YOUM line of flexible OLED displays four years ago, it still hasn't released a bendy commercial device, a Korean publication sheds some light on the internal struggles of the quest to achieve the ultimate Gumby phone. Back at CES 2013, Samsung showed prototypes of devices made with flexible displays that looked very much like what we have now in its "edge" line of phones with curved panels, but as far as a fully bendable device goes... well, it just showed a screen that can flex while retaining the image.
luxurious ultra premium" device, so as to be further differentiated from the competition.Ever since, it has been churning out copious amounts of patents that are brimful with ideas how a bendable phone could unfold, and a few days ago there were rumors all over the Korean media that Samsung is prepping thousands of such prototypes for Q3, in order to showcase to carrier partners, and gauge their reaction. The foldable phone was then said to be prepped as a "
the Note 7 fiasco, there is even less desire for risky bets at Samsung now, tip the sources.Not so fast, claim analysts and researchers that are in the know about the obstacles that Samsung faces. It turns out that the R&D department, which has been toying with foldable displays for a decade now, still hasn't figured out how to make a compelling device in mass quantities, and with the desired quality. In light of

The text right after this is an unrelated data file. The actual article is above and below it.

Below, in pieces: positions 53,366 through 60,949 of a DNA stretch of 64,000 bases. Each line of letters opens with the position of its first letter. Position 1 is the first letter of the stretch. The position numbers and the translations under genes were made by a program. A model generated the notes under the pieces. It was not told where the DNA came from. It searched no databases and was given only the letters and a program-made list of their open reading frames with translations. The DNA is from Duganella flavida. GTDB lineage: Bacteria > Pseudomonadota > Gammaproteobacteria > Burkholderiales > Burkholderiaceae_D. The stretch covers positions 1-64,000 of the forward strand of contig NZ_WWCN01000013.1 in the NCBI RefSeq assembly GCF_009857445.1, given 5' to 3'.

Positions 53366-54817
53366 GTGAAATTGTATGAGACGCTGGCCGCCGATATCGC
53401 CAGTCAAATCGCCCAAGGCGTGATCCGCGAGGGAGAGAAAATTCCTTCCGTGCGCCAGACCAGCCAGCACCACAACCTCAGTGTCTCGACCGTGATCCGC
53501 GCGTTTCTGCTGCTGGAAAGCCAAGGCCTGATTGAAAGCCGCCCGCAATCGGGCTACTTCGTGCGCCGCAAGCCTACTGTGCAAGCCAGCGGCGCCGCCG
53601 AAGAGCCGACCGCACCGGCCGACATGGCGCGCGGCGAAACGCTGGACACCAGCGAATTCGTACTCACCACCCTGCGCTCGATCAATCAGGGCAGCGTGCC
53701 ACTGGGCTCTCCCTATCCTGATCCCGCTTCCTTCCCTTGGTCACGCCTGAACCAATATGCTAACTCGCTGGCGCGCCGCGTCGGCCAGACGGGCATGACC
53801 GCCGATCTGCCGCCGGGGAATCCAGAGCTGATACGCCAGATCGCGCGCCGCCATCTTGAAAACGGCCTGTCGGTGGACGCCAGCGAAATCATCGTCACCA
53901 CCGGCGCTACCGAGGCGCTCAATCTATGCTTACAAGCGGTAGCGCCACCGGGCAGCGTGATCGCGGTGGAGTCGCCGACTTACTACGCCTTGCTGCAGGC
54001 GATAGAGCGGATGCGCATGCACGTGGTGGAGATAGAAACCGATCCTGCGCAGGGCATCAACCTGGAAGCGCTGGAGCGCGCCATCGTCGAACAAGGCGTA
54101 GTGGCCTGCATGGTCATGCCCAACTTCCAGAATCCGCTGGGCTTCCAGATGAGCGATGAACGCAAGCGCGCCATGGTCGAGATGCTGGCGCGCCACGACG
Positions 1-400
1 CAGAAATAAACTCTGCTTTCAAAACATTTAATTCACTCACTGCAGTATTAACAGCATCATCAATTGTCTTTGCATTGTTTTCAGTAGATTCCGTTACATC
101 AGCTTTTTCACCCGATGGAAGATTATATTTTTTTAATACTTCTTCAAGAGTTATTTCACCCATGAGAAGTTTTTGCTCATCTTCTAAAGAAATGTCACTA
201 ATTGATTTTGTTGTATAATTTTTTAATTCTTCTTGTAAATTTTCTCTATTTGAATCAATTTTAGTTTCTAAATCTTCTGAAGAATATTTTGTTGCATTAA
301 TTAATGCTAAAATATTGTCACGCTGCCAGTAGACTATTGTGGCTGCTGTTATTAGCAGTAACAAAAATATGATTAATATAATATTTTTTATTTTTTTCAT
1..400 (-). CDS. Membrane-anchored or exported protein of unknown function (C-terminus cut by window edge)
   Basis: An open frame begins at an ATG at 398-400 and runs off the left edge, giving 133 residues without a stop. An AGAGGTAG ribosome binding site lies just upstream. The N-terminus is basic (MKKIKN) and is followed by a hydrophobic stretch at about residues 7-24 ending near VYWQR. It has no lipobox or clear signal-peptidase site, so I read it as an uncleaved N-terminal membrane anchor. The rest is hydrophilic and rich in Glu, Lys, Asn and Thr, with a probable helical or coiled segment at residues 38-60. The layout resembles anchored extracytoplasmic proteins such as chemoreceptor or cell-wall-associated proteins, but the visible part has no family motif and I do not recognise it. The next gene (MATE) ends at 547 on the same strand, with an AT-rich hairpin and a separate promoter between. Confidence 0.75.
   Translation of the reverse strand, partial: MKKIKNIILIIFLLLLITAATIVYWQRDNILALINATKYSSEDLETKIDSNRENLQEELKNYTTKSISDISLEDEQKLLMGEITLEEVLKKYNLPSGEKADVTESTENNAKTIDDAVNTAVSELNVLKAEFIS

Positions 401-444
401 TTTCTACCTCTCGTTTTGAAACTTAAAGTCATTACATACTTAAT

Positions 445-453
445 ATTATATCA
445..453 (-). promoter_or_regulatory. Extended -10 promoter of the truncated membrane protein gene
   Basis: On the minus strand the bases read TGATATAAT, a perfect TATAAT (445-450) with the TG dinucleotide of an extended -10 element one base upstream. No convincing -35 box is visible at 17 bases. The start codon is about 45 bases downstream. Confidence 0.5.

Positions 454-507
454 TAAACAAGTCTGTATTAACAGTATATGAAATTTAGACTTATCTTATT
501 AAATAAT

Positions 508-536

Samsung, for instance, wants to make the device very, very thin, so even when folded it wouldn't be thicker than 10mm, which is on the border of what one would call thin these days. Given that the folding crease can have a minimum radius of 3mm, this means that when unfurled, the device has to be 4mm thin. That is as slim as the thinnest phone out there, and Samsung still has to cram top-notch internals in there, if it is shooting for the ultra premium market. Then there is the issue with durability - tougher materials are harder to bend, and vice versa. Just one small example - the adhesive that manufacturers use to attach the screens to the chassis, has to be very, very flexible and durable so as not to give in after hundreds or thousands of bending actions, or a new approach will have to be developed for attaching, and so on.
While we have no doubts in Samsung's engineering abilities, the insiders add that "demonstrating these display technologies for a one-time event is easy, but commercializing them is a totally different story," so we wouldn't hold our breath for a retail foldable phone to hit the shelves this year. We do want to be a fly on the wall in Samsung's labs when they are testing its various engineering verification stages, though, and hope to at least see a functional prototype this fall, as rumored.
source: Korea Herald